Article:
JTF (just the facts): A total of 29 black and white photographic works, framed in white/silver and matted, and hung against grey walls in the main gallery space and the book alcove. 26 of the works consist of gelatin silver prints, from single images to sets of 4, made between 1974 and 1978. The individual prints/panels are sized between roughly 6×8 to 14×19 (or reverse), and the works are available in editions of 3 (for the multi-image works) or 15 (for the single images). The other 3 works on view consist of Polaroid prints, in sets of 3 and 12, made in 1976. In this case, the individual prints/panels are sized roughly 3×4 inches (or reverse), and the works are unique. A monograph of this body of work was published in 2014 by Nazraeli Press (here). (Installation shots below.)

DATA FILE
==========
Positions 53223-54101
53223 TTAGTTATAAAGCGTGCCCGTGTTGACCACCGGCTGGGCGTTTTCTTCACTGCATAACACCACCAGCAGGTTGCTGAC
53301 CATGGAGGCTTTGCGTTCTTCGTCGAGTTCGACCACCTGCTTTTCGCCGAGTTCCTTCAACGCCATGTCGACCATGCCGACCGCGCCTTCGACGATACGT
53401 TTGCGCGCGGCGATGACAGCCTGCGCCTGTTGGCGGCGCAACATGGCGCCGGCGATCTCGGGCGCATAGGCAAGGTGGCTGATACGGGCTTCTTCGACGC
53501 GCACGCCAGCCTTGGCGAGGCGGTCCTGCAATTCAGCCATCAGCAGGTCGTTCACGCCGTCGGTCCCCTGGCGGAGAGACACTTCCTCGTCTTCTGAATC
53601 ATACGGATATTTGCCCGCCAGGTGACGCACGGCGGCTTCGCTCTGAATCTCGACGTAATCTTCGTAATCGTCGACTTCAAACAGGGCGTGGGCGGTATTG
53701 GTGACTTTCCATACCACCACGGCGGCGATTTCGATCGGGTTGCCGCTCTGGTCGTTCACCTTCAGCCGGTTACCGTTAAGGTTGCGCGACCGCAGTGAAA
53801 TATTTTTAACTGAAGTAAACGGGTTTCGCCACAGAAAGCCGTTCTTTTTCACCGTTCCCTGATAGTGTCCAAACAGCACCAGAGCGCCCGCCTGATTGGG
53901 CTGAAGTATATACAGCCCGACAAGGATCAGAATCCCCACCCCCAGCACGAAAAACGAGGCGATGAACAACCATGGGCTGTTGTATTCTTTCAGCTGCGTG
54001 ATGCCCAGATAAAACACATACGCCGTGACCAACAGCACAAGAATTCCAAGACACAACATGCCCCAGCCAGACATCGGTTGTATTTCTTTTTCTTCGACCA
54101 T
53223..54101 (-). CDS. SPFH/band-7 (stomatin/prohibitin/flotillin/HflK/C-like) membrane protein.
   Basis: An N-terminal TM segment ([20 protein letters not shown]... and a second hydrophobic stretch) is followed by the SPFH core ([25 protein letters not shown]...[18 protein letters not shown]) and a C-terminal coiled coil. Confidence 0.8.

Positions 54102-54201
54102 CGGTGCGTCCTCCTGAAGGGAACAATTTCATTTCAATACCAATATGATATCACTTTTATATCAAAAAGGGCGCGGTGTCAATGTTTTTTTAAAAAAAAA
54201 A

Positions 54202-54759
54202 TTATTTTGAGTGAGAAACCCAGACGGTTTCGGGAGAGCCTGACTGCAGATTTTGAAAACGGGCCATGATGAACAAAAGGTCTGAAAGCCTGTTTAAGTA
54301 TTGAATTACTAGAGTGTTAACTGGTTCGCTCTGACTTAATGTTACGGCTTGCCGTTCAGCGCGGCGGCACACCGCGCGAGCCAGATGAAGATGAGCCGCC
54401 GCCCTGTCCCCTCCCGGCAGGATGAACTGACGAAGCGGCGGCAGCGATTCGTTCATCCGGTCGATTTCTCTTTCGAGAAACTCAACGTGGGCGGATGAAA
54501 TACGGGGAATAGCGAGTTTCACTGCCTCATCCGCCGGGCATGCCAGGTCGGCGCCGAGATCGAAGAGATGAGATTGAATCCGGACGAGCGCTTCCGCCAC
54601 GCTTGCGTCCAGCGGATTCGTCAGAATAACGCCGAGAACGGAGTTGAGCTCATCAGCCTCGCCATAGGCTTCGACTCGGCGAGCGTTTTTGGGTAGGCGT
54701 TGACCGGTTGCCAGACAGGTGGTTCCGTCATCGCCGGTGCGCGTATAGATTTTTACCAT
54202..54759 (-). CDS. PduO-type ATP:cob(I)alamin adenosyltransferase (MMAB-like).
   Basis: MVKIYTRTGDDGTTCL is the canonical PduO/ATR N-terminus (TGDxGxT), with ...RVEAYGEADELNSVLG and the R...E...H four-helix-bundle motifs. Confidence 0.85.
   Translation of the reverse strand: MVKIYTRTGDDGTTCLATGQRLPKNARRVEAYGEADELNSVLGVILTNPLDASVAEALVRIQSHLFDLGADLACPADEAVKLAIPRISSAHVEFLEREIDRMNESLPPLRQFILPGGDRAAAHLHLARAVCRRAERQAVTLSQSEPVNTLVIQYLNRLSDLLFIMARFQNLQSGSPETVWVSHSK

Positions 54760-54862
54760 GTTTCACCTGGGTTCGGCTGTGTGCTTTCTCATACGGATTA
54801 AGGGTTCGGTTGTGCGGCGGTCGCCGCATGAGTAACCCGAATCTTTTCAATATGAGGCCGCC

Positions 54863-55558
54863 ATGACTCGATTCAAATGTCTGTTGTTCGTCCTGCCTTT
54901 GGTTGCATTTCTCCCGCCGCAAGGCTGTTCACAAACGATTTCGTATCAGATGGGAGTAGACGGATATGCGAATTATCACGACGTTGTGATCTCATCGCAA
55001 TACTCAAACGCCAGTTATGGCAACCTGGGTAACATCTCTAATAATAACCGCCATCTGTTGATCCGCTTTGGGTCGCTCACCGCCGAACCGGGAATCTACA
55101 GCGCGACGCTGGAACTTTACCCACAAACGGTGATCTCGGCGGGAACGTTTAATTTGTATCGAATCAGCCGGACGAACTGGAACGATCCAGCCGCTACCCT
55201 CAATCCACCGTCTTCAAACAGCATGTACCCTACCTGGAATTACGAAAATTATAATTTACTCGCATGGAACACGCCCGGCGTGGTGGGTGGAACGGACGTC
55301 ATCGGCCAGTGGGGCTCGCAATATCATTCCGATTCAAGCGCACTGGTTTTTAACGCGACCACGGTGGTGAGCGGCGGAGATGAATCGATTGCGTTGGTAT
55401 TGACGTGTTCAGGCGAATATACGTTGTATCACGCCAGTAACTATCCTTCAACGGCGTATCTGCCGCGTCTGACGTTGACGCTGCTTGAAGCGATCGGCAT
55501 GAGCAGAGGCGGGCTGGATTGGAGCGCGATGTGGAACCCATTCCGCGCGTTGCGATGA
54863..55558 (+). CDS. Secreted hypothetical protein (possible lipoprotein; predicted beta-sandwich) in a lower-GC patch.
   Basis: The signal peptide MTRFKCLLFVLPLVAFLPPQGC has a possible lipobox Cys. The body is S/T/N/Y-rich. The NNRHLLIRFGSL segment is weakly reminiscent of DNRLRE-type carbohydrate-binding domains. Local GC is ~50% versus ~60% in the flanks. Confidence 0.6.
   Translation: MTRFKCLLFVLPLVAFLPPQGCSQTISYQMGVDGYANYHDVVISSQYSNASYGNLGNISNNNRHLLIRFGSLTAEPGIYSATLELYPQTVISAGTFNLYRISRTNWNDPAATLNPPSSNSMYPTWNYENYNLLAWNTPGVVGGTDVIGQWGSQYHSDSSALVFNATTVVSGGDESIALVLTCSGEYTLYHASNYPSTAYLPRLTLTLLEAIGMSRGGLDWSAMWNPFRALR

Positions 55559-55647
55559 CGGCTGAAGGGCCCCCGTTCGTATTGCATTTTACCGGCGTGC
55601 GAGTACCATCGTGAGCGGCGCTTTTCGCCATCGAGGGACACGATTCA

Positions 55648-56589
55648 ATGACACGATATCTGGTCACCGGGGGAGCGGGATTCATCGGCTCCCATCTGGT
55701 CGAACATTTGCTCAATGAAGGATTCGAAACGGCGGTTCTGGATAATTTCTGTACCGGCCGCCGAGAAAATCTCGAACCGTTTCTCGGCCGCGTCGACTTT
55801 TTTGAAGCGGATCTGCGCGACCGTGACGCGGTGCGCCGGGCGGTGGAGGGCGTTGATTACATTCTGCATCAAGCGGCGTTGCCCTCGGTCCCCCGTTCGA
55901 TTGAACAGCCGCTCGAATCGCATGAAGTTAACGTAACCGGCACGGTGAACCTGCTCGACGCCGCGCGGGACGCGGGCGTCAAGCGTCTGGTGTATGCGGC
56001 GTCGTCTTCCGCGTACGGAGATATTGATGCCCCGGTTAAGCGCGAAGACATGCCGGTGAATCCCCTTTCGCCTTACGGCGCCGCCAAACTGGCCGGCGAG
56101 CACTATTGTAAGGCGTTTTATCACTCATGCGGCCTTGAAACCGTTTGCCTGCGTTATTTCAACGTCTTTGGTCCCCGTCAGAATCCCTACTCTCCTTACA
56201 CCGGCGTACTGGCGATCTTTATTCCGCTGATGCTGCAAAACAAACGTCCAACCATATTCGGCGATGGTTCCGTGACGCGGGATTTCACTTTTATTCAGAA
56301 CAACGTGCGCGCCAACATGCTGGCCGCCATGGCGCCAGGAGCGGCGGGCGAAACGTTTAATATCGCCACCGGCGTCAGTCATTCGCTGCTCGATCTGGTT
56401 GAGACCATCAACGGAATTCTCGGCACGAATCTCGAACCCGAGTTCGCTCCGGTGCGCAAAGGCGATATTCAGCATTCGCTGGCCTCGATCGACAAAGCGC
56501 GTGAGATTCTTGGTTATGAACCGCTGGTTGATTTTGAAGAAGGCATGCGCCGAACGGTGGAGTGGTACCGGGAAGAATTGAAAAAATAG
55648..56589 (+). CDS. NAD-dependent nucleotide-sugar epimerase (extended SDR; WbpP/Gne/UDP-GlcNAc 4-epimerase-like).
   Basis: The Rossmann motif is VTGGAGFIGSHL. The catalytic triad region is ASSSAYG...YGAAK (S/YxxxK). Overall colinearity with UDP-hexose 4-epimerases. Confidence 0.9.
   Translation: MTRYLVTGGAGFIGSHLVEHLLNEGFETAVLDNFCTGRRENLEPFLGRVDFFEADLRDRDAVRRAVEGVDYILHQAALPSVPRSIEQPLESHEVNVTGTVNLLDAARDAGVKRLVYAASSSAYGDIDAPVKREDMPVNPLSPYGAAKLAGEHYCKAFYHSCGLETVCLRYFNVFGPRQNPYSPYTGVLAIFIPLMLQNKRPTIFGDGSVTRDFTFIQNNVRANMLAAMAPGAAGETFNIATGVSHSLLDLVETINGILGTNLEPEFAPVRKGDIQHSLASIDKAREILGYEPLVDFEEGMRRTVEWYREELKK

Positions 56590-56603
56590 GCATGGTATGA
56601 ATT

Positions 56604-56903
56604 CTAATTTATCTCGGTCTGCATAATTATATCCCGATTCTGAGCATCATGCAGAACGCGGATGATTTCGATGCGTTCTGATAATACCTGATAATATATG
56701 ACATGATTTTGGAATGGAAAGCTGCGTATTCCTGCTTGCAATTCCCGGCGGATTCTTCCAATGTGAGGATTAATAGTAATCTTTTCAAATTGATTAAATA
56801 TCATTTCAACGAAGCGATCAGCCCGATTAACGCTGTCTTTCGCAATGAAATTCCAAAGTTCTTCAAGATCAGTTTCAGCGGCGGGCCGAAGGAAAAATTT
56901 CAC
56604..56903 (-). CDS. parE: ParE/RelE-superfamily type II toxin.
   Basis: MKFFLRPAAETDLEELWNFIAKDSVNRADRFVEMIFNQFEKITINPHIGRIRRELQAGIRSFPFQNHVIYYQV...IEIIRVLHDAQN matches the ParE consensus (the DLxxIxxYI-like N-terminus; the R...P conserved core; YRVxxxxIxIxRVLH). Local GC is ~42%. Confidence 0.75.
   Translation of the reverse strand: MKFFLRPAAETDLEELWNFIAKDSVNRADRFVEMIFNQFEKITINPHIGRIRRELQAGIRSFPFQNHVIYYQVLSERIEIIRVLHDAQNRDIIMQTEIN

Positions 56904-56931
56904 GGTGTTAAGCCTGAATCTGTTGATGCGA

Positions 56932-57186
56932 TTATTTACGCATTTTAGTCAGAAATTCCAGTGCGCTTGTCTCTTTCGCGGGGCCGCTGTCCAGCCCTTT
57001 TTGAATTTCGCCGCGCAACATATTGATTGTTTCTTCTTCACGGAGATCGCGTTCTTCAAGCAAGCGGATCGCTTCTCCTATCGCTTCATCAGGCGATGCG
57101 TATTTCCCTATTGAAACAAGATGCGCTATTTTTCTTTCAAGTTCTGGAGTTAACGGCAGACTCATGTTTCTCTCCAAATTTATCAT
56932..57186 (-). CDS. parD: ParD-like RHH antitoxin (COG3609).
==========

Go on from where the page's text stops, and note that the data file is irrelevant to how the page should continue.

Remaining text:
Comments/Context: The late 1960s and early 1970s were a particularly exciting time for photography in and around Los Angeles. Ed Ruscha was photographing the Sunset Strip and making conceptual photobooks out of parking lots, gas stations, and palm trees. John Baldessari was at CalArts (which opened in 1970), bringing a conceptual braininess to questions of multi-image seriality and narrative, tossing balls, choosing carrots, and hitting things with a golf club. Robert Heinecken established the photography program at UCLA in 1964, and was busy experimenting with process, exploring the nature of media juxtapositions, pornography, and social roles. And Lewis Baltz was hanging around the industrial parks of Irvine, making deadpan studies of the sparse geometries of warehouses, offices, and other commercial architecture. With the work of these artists and others as primary evidence, and without making too much of a sweeping generalization, an active determination to test the boundaries of the medium was certainly percolating around in the Southern California air during that time.